Topics covered in this article:
- Trim pass general guidelines
- CM 2.9 trim pass
- CM 4.0 trim pass
- Creating time metadata for 100 / 600-nit targets
To deliver a Dolby Vision Master, the following steps will have to be completed:
- Preparation for Dolby Vision Analysis
- Create L1 metadata using Dolby Vision Analysis
- Check the L1 metadata using Dolby Content Mapping (CMU)
- Performing the necessary modifications to the metadata through the Trim Pass thereby creating L2/L3/L8 metadata (optional)
If the colorist is not satisfied with the mapping after checking it through the CMU (iCMU or eCMU), they can use the Dolby Vision trim controls to adjust and modify the mapping to match their creative intent.
The Dolby Vision Metadata Trim Pass – General Guidelines
- The Dolby Vision metadata trim pass offers the colorist the option to check the mapping resulting from the L1 metadata (generated from the analysis) and make any required changes or adjustments to obtain a final result that matches their creative intent. The changes to the metadata can be made using a set of trim controls that are provided on the color correction or mastering system. The trim controls produce new offset metadata that will modify the resulting mapping, and the colorist can use any combination of the available controls to produce the desired result.
- While it is highly recommended to check the mapping affected by the L1 metadata for all shots on the timeline, it is not mandatory to trim (or adjust the trim controls) for every shot. If the L1 mapping is acceptable to the colorist, they may skip the trims on that shot and move on to subsequent shots on the timeline.
The trims performed on a shot may be copied to other shots on the timeline especially when they are similar in terms of light, color, and composition.
- While the trim controls are designed to mimic the look and feel of color correction tools/controls that colorists are familiar with, it is important to remember that they are essentially metadata modifier controls that do not perform any color correction or alter the HDR Master grade in any way.
- Modifying the trim controls produces new metadata that is sent to the CMU (eCMU or iCMU), resulting in a change in the mapping that is observed on the output (target display). Since the update happens in real time (as soon as an adjustment is made to the trim controls), it is often mistaken to be color correction. Modifying the trim controls only changes the output of the CMU and not the original HDR grade.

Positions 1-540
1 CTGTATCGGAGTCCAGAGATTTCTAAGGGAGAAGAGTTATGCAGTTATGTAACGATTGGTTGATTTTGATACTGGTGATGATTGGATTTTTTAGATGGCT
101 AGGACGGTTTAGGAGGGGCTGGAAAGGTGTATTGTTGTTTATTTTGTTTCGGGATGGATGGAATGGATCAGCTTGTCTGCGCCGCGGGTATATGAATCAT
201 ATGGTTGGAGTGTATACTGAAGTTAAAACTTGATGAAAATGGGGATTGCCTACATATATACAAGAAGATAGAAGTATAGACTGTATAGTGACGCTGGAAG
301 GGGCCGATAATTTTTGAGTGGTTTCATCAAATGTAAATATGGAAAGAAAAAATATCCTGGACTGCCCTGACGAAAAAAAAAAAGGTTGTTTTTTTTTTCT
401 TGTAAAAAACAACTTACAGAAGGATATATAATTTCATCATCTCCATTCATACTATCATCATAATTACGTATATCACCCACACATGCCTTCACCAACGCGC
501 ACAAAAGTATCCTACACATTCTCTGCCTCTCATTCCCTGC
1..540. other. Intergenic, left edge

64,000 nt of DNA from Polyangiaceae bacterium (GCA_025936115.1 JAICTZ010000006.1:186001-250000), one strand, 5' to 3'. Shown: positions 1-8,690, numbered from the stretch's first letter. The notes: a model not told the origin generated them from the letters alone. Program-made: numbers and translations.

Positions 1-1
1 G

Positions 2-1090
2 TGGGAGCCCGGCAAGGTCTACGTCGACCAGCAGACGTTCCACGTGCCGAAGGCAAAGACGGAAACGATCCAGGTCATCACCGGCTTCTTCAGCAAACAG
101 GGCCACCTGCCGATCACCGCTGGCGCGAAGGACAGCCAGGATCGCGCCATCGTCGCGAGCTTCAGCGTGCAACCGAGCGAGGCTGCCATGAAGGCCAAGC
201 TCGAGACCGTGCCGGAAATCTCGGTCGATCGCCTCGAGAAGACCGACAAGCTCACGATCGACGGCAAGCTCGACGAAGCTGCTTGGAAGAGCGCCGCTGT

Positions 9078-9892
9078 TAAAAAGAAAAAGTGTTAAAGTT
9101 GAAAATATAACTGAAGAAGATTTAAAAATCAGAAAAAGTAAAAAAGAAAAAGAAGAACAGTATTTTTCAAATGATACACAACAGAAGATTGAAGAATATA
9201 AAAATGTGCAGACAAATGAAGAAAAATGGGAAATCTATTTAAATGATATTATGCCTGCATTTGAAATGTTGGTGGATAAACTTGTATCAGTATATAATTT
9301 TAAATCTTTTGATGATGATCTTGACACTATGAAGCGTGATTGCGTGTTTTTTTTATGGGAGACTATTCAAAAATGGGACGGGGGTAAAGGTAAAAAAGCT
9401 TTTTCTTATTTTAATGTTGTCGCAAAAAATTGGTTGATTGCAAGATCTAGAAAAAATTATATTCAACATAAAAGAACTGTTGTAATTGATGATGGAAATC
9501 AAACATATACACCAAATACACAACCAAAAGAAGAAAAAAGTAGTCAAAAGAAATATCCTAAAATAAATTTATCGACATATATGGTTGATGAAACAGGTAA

- Modifying the trim controls produces new Dolby Vision metadata, which can then be exported as an XML file. This offset metadata will differ based on the version of Dolby Vision used:
Dolby Vision v. 2.9 – L2
Dolby Vision v. 4.0 – L3/L8
The Dolby Vision Metadata Trim Pass – v. 2.9
Dolby Vision v. 2.9 provides a set of trim controls with which the colorist can modify the mapping resulting from the L1 metadata. Dolby Vision v. 2.9 offers a set of 6 controls which are designed to look and feel like color correction that a colorist is familiar with. The controls are:
- Lift, Gamma, and Gain are the most common controls used to modify the shadows, mid-tones, and highlights of the image. In CM v. 2.9, these controls do not function exactly like the traditional lift, gamma, and gain controls. Instead, these three controls are essentially adjusting the tone-mapping curve while mimicking the response of traditional lift, gamma, and gain controls.
- Tone Detail restores sharpness in the highlight areas of the mapped image. It is disabled for the Rec.709, 100-nit target trim and not very effective on other PQ targets in v. 2.9. This feature has been considerably improved and is a useful feature in Dolby Vision v. 4.0.
- Chroma Weight trim helps preserve color saturation in the upper mid-tones and highlight areas, especially when mapping down from HDR to SDR. This reduces luminance in highly saturated colors, thereby adding detail in those areas. Chroma Weight ranges from minimum luminance with maximum saturation on one end to maximum luminance with minimum saturation on the other end. If large Chroma Weight adjustments are made at 100 nits, it is recommended to check the mapping at 600 nits as well and adjusting Chroma Weight as required.
- Saturation Gain trim enables colorists to adjust the overall saturation of the mapped image. Saturation Gain affects all colors in the image.
Adjustments made to the mapping using these controls will be recorded as L2 metadata in the XML.
The Dolby Vision Metadata Trim Pass – v. 4.0
CM v. 4 introduces a new and improved way to create Dolby Vision content using color correction and mastering systems that have been updated to support CM v. 4.
- Mid-Tone Offset is useful for matching the overall exposure of the mapped SDR signal to the HDR master or to an SDR reference. It acts an offset to the L1 mid values and adjusts the image’s mid-tones without affecting the blacks and highlights. This global offset is per-shot and applies to all targets for the shot. The changes made to this modifier are recorded as part of L3 metadata for each shot or frame of the project.
- Lift, Gamma, and Gain response has been greatly improved over v. 2.9 and they feel a lot more like traditional lift, gamma, and gain controls . These three controls modify the shadows, mid-tones, and highlight areas of the mapped image.